I love your place. Such artistic order. Carol's Blog reminded me of a story about my friend Peter in Stuttgart. I was staying with him about 4 years ago and was struck by how impeccably the place was organized. He doesn't have your artistic sense so it was just super neat and very clean. When we left in the morning, after the beds were made, the dishes cleaned and put away, the sink wiped down with a fresh, dry rag (who wants those unsightly stains on the stainless steel?), he stopped in the doorway and turned around one last time to make sure everything was in place. Sharing with me that he "doesn't like it when things are too perfect", he went back inside and took a coat off of one of the hooks by the door, walked over to the couch and tossed the coat on the armrest. Not happy with the way the coat had fallen, he picked it up again and threw it a second time. Ahhhh. Now, for him, the place was imbued with just an air of the casual.
Note to manically tidy self: go downstairs and throw some magazines around.
Scott Cole is often mentioned in my posts, sometimes as Scott Who Knows Everything, as he’s frustratingly multi-accomplished. Musician, painter, and chef (Scott owns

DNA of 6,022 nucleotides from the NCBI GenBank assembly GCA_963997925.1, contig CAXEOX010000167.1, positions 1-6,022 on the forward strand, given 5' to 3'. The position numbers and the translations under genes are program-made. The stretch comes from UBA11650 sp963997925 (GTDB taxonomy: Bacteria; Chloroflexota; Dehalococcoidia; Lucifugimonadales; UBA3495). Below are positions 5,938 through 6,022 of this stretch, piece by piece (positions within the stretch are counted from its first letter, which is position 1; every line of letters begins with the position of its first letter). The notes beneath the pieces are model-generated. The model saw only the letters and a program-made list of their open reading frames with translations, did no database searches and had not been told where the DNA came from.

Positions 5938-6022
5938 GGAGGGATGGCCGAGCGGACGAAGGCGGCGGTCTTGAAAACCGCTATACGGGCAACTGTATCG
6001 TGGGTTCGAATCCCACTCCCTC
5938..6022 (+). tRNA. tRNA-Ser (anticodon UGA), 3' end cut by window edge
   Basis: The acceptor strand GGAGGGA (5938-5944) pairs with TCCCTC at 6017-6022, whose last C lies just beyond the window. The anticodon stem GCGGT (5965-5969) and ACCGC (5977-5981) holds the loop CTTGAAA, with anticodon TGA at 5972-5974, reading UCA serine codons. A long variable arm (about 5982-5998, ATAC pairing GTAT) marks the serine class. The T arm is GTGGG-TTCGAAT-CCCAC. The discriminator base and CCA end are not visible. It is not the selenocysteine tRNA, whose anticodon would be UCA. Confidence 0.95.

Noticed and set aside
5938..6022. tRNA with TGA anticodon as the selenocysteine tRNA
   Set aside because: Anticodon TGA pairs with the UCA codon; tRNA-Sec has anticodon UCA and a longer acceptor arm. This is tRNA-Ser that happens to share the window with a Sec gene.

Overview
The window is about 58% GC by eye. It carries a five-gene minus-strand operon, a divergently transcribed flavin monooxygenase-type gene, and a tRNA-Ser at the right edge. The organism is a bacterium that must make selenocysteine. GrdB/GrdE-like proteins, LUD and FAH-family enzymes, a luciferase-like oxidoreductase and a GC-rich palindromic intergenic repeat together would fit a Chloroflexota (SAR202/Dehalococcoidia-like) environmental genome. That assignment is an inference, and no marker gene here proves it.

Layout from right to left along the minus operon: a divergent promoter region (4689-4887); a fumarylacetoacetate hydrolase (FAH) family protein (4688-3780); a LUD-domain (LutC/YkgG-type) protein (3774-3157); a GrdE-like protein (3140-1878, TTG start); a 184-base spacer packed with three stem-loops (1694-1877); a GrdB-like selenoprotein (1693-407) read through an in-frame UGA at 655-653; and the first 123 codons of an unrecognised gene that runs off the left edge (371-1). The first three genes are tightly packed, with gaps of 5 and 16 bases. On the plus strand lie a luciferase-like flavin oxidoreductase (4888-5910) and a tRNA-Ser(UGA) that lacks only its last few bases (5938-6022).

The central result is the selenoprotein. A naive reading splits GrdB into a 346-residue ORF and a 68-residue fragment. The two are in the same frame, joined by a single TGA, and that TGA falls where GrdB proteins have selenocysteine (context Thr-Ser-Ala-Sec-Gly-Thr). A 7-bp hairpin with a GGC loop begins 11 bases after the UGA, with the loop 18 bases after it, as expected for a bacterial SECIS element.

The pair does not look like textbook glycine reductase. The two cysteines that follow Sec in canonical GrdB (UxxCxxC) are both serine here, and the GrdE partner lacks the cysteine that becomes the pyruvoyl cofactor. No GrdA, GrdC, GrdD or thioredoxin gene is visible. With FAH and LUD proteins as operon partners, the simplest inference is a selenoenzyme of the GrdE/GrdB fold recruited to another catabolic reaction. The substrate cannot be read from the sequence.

When I’m there I’m always taking pictures and the only challenge is editing—basically you can point the camera anywhere and get a beautiful vignette. For instance you can guess what vantage point I took this from. But really, isn’t this just the world’s sexiest toothbrush?
But I’m getting ahead of myself. Here’s Scott, preparing the dinner he made last night for a few friends, in his kitchen which, except for the black cat lurking nearby, is white and innocent:
Because it fit him perfectly, I gave Scott this kimono, which was made for my uncle when he served in China during World War II. He wore it once for Halloween, then hung it on the wall:
And outside, the hand-carved pickets on the fence that came with the house. Even they tell a story:
Even if you didn’t know Kurt was German, the siting of his cottage in the forest would make you think of Hansel and Gretel, but then you go inside and the fairy tale feeling is complete. Both rustic and elegant, it could be Little Red Riding Hood’s grandmother’s house—provided Grandma had exquisite taste and a penchant for Biedermeier furniture.